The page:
In 1865, America was unified through war. Four years later in 1869, the country was unified by steel. On Nov. 24, Central Pacific railroad workers pushing east from California met up with Union Pacific workers pushing west from Omaha, Nebraska. The transcontinental railroad was completed when the two parties met in Promontory, Utah. The moment signaled the passing of the American frontier, with its caravans of wagon trains carrying pioneers on the long, dangerous journeys west.


In 1870, black Americans enjoyed unprecedented optimism under the protection of Reconstruction. The 15th Amendment gave black Americans the right to vote that year, and the first African-American was sworn into Congress. While all that was happening, America's budding industrial and corporate dominance began to take shape as business titans emerged. John D. Rockefeller founded Standard Oil that year.


Freedom and inclusion expanded with the railroads in 1871 as Utah became the second state to afford women the right to vote. However, it wasn't all rosy. It was the dawn of the era that would come to be known as the Wild West. The railroads brought scores of Buffalo hunters who decimated herds that once numbered in the millions to satisfy booming demand from teeming cities in the East. Massacres and encroachment crushed the remaining American Indian tribes, and racial tensions soared as whites were forced to compete with freed slaves and masses of cheap, expendable Chinese workers who were shipped in for railroad labor.


In 1872, two iconic American institutions were established as the country's image began to take shape. The Metropolitan Museum of Art was dedicated to culture and Yellowstone Park stood as a testament to America's natural splendor.


In the history of American clothing, few years have been more consequential than 1873. That year, Levi Strauss created his trademark denim pants, which he strengthened by reinforcing the strain points with rivets. Blue jeans, an American original, were born.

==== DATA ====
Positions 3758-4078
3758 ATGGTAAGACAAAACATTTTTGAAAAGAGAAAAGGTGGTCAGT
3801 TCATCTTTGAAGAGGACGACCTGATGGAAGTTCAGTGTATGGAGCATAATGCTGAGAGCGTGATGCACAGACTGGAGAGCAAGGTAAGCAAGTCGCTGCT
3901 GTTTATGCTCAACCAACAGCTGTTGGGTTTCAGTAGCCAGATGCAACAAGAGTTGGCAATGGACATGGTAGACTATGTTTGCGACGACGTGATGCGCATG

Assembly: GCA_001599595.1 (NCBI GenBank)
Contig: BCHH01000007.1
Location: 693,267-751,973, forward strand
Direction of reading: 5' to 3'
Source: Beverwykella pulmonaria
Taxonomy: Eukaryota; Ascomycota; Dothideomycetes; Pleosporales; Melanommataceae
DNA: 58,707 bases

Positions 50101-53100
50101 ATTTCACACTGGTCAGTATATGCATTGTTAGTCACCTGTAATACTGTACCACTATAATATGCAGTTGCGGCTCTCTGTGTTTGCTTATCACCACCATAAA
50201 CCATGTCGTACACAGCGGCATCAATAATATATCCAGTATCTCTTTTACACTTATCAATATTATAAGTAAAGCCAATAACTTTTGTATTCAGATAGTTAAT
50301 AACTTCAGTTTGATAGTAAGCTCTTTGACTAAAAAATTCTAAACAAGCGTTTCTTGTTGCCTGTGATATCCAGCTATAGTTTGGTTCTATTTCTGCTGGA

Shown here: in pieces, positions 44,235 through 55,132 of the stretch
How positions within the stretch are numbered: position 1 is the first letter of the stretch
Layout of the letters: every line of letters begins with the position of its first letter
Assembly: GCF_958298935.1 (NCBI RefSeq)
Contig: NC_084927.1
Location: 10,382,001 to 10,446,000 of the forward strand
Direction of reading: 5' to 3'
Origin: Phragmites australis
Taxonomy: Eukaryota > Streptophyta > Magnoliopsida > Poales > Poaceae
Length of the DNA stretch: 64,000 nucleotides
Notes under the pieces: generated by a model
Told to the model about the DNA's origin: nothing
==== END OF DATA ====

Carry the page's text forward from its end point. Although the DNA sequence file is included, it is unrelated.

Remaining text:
In 1874, the days of the open range and the era of the cowboy were delivered a fatal blow with one of the simplest yet most consequential inventions in world history: barbed wire. Barbed wire fences divvied up the American prairie, sparked violent "range wars" between competing cattle barons, and doomed the era of long, cross-country cattle drives to the realm of history and legend.


As waves of immigrants poured into the United States, the country's traditional ethnic identity began to change. In 1875, Archbishop John McCloskey became the first American Roman Catholic clergyman to be named a cardinal. Upon his death 10 years later, he was buried in New York City's famed St. Patrick's Cathedral.


In 1876, the West was as wild as ever. Two of the last great Indian chiefs, Sitting Bull and Crazy Horse, led an army that annihilated Lt. Col. George Armstrong Custer and his entire regiment of soldiers at the Battle of the LIttle Bighorn. Also in 1876, legendary gunfighter and lawman Wyatt Earp became a deputy marshal in Dodge City, Kansas. However, the tide of progress wouldn't be denied. That same year, Alexander Graham Bell said "Mr. Watson, come here. I want to see you." Those were the first words ever spoken into a telephone.  


A year after Bell demonstrated that the telephone could project sound across great distances, Thomas Edison perfected a machine that was able to record it. The phonograph used vibrating needles to record sound and then play it back on command—it was the first of all modern recording devices.


People weren't the only things that traveled on the railroads and steamships that now crisscrossed your young grandparents' America. Yellow fever, an old menace long relegated to the tropics and isolated Southern plantations, now hitched rides all over the country. An especially nasty epidemic brought the country to its knees when as many as 20,000 people died from a yellow fever outbreak that originated in New Orleans.   


Since time immemorial, human beings had to set things on fire if they wanted to see in the dark. Then, in 1879, Thomas Alva Edison turned night to day in his laboratory in Menlo Park, New Jersey, when he applied voltage to a cotton thread filament in a glass bulb. The era of electric lights had arrived.


Edison's invention didn't stay in Menlo Park for long—electricity quickly began changing the way human beings interacted with each other, with the machines they made, and with the world around them. By 1880, Wabash, Indiana, became the world's first electrically lighted city.


In 1881, Clara Barton founded the Red Cross, changing the nature of volunteerism in America while ensuring that people would have a place to turn in times of distress and emergency. While some like Barton worked to move America toward compassion and progress, there were constant reminders that the U.S. was still a wild, violent land. President James Garfield was inaugurated just a few months before an assassin's bullet ended his life, just as it had with Lincoln less than 20 years before. In the West that year, Pat Garrett killed outlaw Billy the Kid, and the Earp brothers engaged the Clanton gang during a gunfight at the O.K. Corral.